Debt, Stress & Your Health

With the downturn in the economy, millions of Americans have found themselves jobless while trying to climb a mountain of credit card and loan debt. Debt-related stress has become a major issue in America, quickly gaining traction in the medical community. With tough economic times and the rising costs of living in the United States, it is no wonder that debt stress has become much more common and diagnosed in the past few years. For millions of Americans, stress has become a major pain in the neck – and the back, and the head and the stomach.

Recent studies have found that people who face large amounts of debt are much more likely to have problems with their health than people without debt. Even more worrying is that these health problems are not just little nuisances but rather severe health issues such as ulcers, panic attacks, depression and heart attacks. It is believed that between 10 and 16 million people in the United States are suffering due to debt-related stress. This is a very large concern because this stress, which is caused by debt-related issues, ends up creating even more debt in the form of doctors’ bills, prescriptions, medical tests or even surgeries and hospital stays. Lack of sleep is another health issue brought about by high levels of debt-related stress, and the effects can be devastating; weak immune systems, lack of judgment, mood swings, and problems at work are directly related to loss of sleep. If that’s not scary enough, there are very few ways to fight this issue without creating future side effects.

It is important to understand the strain that debt-related stress puts on your body and address it.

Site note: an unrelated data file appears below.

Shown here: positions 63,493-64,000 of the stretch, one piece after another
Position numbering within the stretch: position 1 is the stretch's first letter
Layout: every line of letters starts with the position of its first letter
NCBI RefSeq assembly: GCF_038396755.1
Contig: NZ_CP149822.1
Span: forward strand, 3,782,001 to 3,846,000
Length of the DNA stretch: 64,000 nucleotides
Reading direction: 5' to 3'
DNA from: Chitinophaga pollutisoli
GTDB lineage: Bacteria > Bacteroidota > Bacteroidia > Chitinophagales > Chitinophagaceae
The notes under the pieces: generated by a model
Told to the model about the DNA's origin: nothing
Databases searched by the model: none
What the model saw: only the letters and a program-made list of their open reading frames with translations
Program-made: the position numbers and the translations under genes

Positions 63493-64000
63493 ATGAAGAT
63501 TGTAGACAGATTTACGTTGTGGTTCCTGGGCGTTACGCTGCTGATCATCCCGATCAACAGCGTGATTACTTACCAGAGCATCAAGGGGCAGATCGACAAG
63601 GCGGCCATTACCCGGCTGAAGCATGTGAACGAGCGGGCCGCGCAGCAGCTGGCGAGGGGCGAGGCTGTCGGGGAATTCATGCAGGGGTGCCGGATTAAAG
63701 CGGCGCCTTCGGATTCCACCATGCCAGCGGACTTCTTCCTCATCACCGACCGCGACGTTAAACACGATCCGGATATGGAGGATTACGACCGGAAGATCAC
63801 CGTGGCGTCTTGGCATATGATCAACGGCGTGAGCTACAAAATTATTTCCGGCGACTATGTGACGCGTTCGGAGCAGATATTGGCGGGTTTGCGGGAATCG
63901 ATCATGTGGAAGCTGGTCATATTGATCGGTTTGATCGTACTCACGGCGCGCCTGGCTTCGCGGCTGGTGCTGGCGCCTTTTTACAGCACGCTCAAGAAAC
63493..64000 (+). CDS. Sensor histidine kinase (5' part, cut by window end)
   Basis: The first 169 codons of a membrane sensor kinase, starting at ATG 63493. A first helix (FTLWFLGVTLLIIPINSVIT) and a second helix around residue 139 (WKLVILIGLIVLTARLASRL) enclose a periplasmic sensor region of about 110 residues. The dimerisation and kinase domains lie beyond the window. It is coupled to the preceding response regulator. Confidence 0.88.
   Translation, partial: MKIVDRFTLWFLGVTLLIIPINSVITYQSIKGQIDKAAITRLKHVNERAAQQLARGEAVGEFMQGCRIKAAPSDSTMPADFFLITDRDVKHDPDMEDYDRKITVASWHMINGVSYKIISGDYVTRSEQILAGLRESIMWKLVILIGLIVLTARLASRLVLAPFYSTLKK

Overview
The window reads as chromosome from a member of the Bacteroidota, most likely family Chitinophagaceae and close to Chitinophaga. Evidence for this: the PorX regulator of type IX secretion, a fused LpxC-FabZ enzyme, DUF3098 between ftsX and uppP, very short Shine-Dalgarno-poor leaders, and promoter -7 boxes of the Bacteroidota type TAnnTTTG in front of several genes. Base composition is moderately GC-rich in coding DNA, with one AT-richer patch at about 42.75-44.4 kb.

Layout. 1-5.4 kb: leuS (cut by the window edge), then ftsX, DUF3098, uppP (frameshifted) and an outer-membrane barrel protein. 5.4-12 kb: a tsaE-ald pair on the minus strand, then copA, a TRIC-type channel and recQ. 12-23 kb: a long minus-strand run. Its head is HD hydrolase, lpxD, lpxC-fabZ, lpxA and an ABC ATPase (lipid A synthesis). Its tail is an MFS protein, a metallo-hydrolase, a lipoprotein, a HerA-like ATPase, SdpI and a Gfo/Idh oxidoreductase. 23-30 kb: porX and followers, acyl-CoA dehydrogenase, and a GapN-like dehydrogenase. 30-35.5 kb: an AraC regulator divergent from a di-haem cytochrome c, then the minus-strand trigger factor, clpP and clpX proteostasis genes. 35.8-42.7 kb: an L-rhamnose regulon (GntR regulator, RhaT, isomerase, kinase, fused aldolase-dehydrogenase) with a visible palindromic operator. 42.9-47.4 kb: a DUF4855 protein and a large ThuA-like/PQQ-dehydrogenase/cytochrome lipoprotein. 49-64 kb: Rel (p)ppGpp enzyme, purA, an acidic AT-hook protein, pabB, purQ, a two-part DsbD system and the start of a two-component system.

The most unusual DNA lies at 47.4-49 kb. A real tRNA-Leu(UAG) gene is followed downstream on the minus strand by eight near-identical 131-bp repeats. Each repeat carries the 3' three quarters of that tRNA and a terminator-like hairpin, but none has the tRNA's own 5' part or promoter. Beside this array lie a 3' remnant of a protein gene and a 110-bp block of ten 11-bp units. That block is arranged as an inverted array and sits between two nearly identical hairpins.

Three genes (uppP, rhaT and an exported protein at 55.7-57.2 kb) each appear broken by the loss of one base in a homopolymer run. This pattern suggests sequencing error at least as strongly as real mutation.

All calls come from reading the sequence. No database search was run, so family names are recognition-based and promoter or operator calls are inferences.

• Keep a journal and write your worries down. Take a piece of paper and draw a line down the middle. On the left side of the paper, write the things that worry you. On the right side of the paper, write possible solutions to each of your worries. Doing this exercise will give you some ideas about how to tackle your debt, pay off those credit cards and relieve your stress in the process.
  • Put things into perspective by writing down the worst thing that can happen. You’ll quickly realize that the worst situation is actually not that bad when put into perspective.
  • Be Proactive by keeping track of your credit report and credit score. Too many Americans are afraid to view a summary of their credit/debt and choose to ignore it. Ignoring leads to debt spiraling out of control and often leads to the need for credit repair and bankruptcy in extreme cases. You are entitled to a free credit report each year – use it.
  • Find a reputable debt settlement company that can help you resolve your debt and develop a financial plan. Having a plan to follow will help to relieve stress, and once the debt settlement company helps you to resolve your debt in a way that you can accomplish, you will be well on your way to a healthy living.

About the Author: Salsabila